Original Research

An investigation into the knowledge–sharing practices for innovation in higher education institutions of developing countries

Alfred H. Mazorodze, Peter Mkhize
The Journal for Transdisciplinary Research in Southern Africa | Vol 18, No 1 | a1230 | DOI: https://doi.org/10.4102/td.v18i1.1230 | © 2022 Alfred H. Mazorodze, Peter Mkhize | This work is licensed under CC Attribution 4.0
Submitted: 24 April 2022 | Published: 29 September 2022

About the author(s)

Alfred H. Mazorodze, Department of Information Systems, School of Computing, University of South Africa, Johannesburg, South Africa
Peter Mkhize, Department of Information Systems, School of Computing, University of South Africa, Johannesburg, South Africa


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Abstract

The adoption of knowledge-sharing practices in higher education result in improved decision-making, improved access to information and increased collaboration. A knowledge-sharing culture enables the free exchange of knowledge amongst academics and this drives institutions towards innovation.

This study examines the extent to which knowledge-sharing practices have been adopted at higher education institutions (HEIs) of developing countries.

The article reports on an inquiry conducted at HEIs in Zimbabwe to determine the knowledge-sharing practices in place.

A survey was used to collect quantitative data from 240 purposefully selected academics at the HEIs. The data were analysed using descriptive statistics.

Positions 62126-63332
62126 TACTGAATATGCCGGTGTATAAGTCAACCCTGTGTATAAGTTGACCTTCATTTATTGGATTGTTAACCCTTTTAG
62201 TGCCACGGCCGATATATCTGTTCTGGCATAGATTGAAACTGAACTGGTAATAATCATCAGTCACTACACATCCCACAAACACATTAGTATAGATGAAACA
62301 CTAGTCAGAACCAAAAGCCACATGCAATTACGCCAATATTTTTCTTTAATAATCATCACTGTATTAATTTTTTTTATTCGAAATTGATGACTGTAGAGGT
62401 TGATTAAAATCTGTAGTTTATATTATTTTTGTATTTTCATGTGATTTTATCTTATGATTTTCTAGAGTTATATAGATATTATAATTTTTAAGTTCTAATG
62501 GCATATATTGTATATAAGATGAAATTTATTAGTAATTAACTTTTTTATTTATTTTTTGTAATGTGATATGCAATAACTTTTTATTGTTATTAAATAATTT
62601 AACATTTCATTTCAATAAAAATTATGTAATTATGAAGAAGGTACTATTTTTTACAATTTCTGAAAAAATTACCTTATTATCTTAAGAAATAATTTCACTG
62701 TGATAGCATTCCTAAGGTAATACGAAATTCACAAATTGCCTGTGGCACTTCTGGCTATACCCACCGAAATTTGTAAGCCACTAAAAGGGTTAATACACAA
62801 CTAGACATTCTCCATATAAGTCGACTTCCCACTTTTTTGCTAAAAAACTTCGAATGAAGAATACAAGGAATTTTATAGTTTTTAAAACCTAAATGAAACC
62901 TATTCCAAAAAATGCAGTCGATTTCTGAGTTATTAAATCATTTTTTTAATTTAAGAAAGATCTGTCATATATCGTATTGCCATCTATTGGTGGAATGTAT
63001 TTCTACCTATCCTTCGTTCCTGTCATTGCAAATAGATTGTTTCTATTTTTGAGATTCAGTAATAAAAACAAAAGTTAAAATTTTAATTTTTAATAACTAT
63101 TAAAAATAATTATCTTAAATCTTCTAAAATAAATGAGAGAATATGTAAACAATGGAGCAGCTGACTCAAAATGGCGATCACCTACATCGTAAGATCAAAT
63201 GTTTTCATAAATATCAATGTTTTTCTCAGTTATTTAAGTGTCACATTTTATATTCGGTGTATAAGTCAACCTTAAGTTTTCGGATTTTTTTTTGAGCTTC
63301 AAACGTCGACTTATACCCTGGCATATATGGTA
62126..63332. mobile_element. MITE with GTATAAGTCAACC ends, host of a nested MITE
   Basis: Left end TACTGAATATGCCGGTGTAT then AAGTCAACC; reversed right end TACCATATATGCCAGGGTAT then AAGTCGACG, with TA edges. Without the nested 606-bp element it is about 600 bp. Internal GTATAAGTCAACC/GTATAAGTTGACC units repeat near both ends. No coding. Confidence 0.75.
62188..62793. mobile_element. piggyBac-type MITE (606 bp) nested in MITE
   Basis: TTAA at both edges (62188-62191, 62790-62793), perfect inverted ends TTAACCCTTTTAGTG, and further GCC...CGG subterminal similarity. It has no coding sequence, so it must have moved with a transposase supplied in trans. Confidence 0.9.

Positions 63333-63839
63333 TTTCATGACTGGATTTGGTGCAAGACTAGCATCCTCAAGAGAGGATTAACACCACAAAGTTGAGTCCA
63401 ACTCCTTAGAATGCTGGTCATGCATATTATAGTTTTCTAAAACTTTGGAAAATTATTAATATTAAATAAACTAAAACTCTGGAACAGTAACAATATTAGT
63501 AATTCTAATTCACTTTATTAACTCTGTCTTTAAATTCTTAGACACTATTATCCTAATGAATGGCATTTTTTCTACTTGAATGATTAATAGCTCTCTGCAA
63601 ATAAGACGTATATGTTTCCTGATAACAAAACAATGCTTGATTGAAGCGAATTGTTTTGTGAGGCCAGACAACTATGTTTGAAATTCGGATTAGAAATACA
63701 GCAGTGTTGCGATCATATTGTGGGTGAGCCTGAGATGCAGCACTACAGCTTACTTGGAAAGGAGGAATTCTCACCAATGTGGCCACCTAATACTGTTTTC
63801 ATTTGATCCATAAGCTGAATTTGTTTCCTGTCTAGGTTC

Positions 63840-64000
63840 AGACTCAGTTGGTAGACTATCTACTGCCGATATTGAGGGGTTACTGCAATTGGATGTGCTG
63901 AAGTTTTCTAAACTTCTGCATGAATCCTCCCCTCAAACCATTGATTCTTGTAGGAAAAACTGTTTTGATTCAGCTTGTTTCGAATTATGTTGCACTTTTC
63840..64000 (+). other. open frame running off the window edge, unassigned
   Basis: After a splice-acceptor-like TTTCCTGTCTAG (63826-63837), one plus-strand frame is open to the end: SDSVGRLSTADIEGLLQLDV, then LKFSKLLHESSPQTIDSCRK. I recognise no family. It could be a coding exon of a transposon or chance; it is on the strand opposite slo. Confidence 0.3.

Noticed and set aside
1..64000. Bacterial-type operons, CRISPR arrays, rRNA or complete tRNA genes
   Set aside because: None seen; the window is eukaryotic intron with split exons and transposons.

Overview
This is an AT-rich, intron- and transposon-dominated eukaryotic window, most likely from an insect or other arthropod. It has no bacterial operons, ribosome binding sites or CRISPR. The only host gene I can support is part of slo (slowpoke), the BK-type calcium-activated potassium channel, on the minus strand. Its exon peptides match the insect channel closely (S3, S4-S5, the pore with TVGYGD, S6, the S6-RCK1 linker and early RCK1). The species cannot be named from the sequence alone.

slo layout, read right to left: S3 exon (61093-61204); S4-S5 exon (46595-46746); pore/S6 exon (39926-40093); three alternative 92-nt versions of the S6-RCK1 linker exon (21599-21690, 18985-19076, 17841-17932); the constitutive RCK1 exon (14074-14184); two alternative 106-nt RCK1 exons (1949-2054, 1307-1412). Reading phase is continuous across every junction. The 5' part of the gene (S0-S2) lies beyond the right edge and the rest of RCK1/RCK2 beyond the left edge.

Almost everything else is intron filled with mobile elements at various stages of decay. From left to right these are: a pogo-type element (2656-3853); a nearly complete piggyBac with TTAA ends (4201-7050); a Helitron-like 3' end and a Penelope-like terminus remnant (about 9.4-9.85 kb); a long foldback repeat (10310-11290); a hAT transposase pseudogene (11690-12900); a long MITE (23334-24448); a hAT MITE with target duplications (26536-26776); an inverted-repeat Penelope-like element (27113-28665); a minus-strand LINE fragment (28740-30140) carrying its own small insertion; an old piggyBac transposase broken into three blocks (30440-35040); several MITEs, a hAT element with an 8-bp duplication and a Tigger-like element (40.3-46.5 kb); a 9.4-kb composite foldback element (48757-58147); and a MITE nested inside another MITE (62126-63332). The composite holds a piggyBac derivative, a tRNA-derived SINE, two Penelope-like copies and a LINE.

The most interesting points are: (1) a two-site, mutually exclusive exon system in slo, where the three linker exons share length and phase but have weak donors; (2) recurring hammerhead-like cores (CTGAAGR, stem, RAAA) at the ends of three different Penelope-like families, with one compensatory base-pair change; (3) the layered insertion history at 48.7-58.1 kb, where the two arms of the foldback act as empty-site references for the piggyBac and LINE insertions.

This study established that HEIs have not fully implemented the knowledge-sharing practices. Empirical evidence confirms that attendance of conferences is important for knowledge sharing where 43% of the participants approved the proposition. Coaching and mentoring improve academic skills such that 21.7% of the participants approved the premise. Subscribing to international journals increases the visibility of scientific research work and only 18.3% of the participants confirmed that their institutions subscribe to internationally recognised journals. Surprisingly, 60% of the participants confirmed that their institutions do not offer knowledge-sharing workshops. Unremarkably, 23.3% of the participants confirmed that their institutions do not have a knowledge-sharing culture.

Transdisciplinarity Contribution: Higher education institutions have not fully exploited the knowledge-sharing practices that could make them more innovative. The institutions are still at the trial stage of adopting knowledge-sharing practices. This study therefore recommends the creation of communities of practice (COPs) specifically for knowledge sharing.


Keywords

knowledge sharing; communities of practice; academic; higher education institutions; innovation; coaching and mentoring.

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